Press

Massachusetts lawmakers recess without acting on anti-same-sex marriage measure

Date: 
November 09, 2006

MEDIA CONTACT:
Roberta Sklar, Director of Communications
media@theTaskForce.org
646.358.1465

“More than 8,000 same-sex couples are already legally married and fully recognized under the laws of the Commonwealth, and legislators today affirmed the dignity and equality of those families. Massachusetts can hopefully now move on to the people’s business.” — Matt Foreman, Executive Director, National Gay and Lesbian Task Force

WASHINGTON, Nov. 9 — Massachusetts legislators, meeting in today's constitutional convention, voted to recess their session, effectively killing the most recent proposed amendment to strip away the constitutionally protected right to marry for all qualified couples in that state.

Statement by Matt Foreman, Executive Director
National Gay and Lesbian Task Force

“Today's victory stands as a high-water mark of decency and courage on the part of elected leaders who chose to end the shrill, divisive and corrosive debate over the legitimate and legal marriages of their constituents, their neighbors and their family members."

“More than 8,000 same-sex couples are already legally married and fully recognized under the laws of the Commonwealth, and legislators today affirmed the dignity and equality of those families. Massachusetts can hopefully now move on to the people’s business."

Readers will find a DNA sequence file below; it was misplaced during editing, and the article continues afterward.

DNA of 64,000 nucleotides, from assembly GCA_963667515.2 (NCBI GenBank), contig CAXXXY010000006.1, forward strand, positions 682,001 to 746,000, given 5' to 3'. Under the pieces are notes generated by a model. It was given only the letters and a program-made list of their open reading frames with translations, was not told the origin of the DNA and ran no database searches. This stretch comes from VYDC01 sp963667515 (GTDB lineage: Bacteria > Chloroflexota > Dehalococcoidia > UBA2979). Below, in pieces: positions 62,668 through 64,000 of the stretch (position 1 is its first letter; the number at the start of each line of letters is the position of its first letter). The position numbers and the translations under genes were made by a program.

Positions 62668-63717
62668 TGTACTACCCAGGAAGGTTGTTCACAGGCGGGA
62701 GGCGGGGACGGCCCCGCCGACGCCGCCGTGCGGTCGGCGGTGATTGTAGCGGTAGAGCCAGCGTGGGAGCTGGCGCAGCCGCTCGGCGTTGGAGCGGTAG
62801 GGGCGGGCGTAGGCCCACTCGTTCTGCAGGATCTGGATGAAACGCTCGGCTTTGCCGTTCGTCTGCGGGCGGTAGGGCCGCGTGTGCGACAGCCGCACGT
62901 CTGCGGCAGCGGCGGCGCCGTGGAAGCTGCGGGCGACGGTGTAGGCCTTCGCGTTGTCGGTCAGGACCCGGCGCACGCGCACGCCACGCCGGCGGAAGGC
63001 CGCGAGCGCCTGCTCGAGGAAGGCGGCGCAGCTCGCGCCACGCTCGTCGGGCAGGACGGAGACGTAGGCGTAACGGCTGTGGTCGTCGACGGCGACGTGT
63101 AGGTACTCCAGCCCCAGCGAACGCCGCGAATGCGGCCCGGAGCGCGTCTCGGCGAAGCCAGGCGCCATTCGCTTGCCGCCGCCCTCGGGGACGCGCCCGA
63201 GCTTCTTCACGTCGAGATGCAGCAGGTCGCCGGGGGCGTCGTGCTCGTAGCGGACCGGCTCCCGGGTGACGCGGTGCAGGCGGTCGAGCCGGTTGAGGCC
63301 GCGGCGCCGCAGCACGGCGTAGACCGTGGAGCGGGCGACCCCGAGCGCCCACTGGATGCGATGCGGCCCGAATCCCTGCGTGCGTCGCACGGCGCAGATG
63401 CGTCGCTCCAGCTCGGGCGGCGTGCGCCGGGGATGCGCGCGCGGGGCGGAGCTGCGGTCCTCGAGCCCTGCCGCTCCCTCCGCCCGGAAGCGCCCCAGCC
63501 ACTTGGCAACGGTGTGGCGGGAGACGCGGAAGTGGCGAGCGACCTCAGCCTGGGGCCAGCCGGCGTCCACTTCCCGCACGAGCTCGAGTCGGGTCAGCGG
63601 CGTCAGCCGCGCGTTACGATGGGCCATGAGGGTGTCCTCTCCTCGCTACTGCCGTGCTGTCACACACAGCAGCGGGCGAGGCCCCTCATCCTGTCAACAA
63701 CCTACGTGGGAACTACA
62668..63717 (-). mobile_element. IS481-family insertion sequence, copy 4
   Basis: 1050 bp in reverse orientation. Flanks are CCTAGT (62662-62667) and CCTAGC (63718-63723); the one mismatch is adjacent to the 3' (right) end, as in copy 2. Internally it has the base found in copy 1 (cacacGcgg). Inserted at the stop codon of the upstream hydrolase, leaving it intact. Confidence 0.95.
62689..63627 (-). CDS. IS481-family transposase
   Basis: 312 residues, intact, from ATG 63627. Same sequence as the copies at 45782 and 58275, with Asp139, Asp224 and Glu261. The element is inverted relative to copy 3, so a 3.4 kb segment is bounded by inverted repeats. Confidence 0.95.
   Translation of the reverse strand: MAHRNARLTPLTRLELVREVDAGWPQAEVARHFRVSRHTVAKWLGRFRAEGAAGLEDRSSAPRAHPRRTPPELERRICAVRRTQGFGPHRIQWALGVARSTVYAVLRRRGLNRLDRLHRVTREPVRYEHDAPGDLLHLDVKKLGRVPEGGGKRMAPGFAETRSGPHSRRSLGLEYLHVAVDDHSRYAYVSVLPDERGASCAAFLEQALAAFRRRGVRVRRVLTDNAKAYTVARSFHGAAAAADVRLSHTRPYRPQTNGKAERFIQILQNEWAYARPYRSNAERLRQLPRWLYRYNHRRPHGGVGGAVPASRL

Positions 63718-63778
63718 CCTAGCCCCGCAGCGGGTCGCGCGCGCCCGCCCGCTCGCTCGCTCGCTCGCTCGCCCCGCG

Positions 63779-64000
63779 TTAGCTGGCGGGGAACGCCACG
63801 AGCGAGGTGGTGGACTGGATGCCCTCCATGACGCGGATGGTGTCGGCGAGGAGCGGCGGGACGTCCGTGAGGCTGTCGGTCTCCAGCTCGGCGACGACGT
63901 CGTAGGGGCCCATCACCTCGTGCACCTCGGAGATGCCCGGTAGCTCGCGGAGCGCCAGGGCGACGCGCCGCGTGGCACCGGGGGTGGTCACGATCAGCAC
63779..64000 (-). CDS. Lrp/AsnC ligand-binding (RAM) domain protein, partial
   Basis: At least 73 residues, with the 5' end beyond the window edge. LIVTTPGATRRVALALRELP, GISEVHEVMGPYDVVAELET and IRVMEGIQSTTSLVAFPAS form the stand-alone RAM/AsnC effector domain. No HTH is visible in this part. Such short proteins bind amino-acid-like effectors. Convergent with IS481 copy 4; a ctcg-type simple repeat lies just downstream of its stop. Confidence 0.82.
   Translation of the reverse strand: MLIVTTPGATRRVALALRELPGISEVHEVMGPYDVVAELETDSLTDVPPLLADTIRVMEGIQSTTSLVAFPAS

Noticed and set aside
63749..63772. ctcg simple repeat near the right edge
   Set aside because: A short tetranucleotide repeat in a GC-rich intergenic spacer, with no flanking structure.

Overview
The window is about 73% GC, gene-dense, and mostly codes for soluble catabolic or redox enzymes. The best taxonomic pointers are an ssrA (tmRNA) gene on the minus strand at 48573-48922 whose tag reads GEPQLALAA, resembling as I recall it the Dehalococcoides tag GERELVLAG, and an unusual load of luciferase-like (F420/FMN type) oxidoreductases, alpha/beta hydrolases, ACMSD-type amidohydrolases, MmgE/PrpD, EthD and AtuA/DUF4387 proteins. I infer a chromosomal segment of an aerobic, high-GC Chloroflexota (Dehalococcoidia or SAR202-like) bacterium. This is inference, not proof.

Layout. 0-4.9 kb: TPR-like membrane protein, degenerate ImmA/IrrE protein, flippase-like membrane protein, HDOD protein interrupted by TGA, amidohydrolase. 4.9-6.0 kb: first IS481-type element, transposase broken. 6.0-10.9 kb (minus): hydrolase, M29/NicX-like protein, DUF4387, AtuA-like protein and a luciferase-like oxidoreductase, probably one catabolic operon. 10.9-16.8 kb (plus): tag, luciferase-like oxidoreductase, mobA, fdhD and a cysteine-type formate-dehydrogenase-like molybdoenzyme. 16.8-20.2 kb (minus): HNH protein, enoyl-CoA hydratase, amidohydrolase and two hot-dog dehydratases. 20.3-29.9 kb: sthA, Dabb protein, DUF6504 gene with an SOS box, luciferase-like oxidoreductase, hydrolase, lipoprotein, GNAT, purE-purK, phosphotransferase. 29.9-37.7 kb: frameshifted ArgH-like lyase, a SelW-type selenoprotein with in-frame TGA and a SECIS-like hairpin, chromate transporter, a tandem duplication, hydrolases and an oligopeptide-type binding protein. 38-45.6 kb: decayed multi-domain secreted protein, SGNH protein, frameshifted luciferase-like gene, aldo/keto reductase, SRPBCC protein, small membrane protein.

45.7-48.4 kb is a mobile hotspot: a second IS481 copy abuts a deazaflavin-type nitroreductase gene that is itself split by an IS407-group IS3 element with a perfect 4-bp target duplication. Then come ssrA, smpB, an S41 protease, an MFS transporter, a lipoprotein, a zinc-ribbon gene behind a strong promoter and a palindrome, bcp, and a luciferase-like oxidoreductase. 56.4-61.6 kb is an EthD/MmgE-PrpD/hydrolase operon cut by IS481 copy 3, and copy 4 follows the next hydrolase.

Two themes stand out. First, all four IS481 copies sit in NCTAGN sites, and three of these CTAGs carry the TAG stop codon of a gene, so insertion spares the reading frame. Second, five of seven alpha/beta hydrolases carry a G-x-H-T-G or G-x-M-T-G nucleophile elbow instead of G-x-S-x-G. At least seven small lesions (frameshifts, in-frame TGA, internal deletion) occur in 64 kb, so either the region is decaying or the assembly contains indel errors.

“We applaud the extraordinary work of MassEquality in defending marriage and defeating repeated attempts to overturn this fundamental right.”

Background

Since the Massachusetts Supreme Judicial Court legalized same-sex marriage, the state has seen more than 8,000 same-sex couples marry. Opponents have pushed for a ballot vote on whether an amendment banning same-sex marriage should be added to the state constitution. But before a proposed constitutional amendment can be included on a ballot, one-quarter of the Legislature must approve it in two consecutive constitutional conventions. In July, the Legislature recessed without considering the amendment, and without a vote in favor of the measure before Dec. 31, the petition dies, and opponents of marriage equality would have to begin collecting signatures all over again.

This fall, the Task Force launched an aggressive six-week grassroots lobbying campaign to persuade various South Shore area legislators just south of Boston to oppose the amendment. A team of four Task Force organizers recruited and trained 134 volunteers to talk with voters face to face about same-sex marriage and ask supporters to sign postcards to their legislators opposing the ban. In just six weeks, the Task Force generated an additional 3,040 postcards from constituents opposing the ban. In addition, 100 of these volunteers participated in a massive Election Day action on Nov. 7, where volunteers talked with voters at the polls and got cards signed. That action alone generated 2,140 cards. 

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The mission of the National Gay and Lesbian Task Force is to build the political power of the lesbian, gay, bisexual and transgender (LGBT) community from the ground up. We do this by training activists, organizing broad-based campaigns to defeat anti-LGBT referenda and advance pro-LGBT legislation, and by building the organizational capacity of our movement. Our Policy Institute, the movement’s premier think tank, provides research and policy analysis to support the struggle for complete equality and to counter right-wing lies. As part of a broader social justice movement, we work to create a nation that respects the diversity of human expression and identity and creates opportunity for all. Headquartered in Washington, D.C., we also have offices in New York City, Los Angeles, Miami, Minneapolis and Cambridge.